The world’s lightest uranium atom reveals nuclear secrets

False-colour scanning transmission electron micrograph of uranium atoms

A mixture of solitary and clustered uranium atoms (artificially coloured). Scientists have produced an ultralight uranium atom with only 122 neutrons. Credit: Dr Mitsuo Ohtsuki/Science Photo Library

Atomic and molecular physics

The world’s lightest uranium atom reveals nuclear secrets

A flyweight isotope of uranium helps to shed light on a fundamental form of nuclear decay.

The creation of the lightest uranium atom ever gives scientists a better understanding of a fundamental type of radioactive decay.

All elements have one or more isotopes, which differ from each other in the number of neutrons in their nuclei. Almost all naturally occurring uranium atoms contain either 143 or 146 neutrons.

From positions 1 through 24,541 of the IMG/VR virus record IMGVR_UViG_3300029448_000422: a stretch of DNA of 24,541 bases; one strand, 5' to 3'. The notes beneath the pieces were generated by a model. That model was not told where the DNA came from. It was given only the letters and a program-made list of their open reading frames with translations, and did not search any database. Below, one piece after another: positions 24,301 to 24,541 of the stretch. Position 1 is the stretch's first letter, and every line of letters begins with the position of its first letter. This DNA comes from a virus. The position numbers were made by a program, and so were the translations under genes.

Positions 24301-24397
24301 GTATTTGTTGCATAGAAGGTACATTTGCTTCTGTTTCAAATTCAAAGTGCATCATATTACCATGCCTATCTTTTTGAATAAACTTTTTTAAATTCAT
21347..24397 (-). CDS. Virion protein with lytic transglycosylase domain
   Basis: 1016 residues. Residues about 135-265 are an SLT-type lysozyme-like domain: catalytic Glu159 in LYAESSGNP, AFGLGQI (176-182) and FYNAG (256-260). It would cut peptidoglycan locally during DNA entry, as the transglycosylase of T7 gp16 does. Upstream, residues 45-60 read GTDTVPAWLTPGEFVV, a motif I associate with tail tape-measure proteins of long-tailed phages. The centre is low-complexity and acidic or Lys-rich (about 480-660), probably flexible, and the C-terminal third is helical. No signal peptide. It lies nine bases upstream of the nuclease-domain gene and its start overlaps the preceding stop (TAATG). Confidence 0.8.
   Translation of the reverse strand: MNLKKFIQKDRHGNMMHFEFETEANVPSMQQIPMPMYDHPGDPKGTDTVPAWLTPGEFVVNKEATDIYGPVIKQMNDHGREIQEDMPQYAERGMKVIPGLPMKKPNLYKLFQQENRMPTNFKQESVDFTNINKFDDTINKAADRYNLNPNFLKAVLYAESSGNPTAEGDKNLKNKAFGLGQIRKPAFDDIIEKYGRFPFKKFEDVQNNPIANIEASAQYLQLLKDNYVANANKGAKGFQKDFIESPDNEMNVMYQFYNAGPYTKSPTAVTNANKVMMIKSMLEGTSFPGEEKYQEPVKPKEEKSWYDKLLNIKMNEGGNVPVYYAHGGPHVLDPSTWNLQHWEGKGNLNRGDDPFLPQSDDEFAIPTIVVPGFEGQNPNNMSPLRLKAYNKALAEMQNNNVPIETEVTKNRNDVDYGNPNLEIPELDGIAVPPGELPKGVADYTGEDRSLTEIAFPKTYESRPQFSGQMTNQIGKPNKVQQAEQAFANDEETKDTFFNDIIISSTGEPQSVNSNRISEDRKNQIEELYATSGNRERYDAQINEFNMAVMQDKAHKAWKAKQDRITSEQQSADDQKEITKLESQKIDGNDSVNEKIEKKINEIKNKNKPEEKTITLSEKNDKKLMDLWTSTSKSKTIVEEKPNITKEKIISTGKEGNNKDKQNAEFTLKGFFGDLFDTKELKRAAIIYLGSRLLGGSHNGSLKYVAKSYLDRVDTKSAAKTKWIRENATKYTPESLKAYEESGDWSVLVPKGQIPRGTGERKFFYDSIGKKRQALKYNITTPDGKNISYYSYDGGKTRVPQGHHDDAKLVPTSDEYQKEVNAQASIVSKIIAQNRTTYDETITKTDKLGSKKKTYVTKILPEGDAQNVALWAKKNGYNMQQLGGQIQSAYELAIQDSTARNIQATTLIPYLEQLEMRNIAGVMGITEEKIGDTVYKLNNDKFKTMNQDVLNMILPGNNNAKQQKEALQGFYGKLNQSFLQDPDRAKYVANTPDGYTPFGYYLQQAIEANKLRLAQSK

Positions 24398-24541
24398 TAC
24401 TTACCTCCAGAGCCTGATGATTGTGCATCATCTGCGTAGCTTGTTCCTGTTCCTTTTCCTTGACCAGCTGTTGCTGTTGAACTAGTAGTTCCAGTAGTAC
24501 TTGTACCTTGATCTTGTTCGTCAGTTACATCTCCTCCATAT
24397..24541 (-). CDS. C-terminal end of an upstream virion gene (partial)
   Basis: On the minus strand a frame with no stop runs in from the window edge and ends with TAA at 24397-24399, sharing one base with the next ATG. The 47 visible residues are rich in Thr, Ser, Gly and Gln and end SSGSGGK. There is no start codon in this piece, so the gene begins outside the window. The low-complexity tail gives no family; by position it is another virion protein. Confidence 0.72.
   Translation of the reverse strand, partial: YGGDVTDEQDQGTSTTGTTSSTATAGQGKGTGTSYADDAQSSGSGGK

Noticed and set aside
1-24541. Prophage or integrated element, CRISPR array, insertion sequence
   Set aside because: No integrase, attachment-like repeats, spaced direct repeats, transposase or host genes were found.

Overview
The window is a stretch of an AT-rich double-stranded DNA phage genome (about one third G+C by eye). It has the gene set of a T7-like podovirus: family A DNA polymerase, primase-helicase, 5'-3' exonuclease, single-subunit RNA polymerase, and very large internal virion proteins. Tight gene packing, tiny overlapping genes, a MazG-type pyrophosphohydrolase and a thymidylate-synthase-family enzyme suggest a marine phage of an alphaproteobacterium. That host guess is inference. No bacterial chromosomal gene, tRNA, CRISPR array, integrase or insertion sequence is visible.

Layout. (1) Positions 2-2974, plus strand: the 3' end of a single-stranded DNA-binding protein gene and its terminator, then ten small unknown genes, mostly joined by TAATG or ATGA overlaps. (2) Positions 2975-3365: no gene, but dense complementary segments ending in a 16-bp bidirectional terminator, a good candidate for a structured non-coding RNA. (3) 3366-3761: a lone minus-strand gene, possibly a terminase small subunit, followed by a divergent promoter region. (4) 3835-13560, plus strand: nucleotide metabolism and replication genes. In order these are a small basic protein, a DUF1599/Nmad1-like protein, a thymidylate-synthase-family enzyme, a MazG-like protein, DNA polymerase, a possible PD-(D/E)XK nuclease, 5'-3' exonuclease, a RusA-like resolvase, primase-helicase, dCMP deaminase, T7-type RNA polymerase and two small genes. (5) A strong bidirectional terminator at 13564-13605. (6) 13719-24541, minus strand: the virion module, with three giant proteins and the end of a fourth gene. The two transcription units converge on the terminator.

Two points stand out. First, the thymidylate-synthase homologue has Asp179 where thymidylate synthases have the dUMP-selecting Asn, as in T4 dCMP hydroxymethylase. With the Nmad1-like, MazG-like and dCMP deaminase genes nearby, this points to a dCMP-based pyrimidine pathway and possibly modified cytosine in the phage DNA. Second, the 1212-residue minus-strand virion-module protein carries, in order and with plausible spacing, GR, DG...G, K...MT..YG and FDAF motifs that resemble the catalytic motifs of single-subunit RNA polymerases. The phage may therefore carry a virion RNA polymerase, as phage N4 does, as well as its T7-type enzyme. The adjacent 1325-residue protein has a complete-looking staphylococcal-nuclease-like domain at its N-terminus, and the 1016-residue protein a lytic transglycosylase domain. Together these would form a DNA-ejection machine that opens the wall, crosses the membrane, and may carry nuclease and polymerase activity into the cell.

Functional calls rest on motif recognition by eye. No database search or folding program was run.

Zai-Guo Gan at the Chinese Academy of Sciences in Lanzhou and his colleagues have produced a uranium isotope with only 122 neutrons by firing a beam of argon at a tungsten target until atoms of each element fused together — an extremely rare event that formed uranium atoms. The team then extracted the 122-neutron isotope using a magnetic device called a separator.

All uranium isotopes undergo α-decay, a process whereby an atom loses two protons and two neutrons. Unexpectedly, the authors found that their ultralight isotope and a previously detected uranium isotope containing 124 neutrons decay more easily than do light isotopes of other elements. This suggests that interactions between protons and neutrons in atomic nuclei can have a greater role in α-decay than previously thought.

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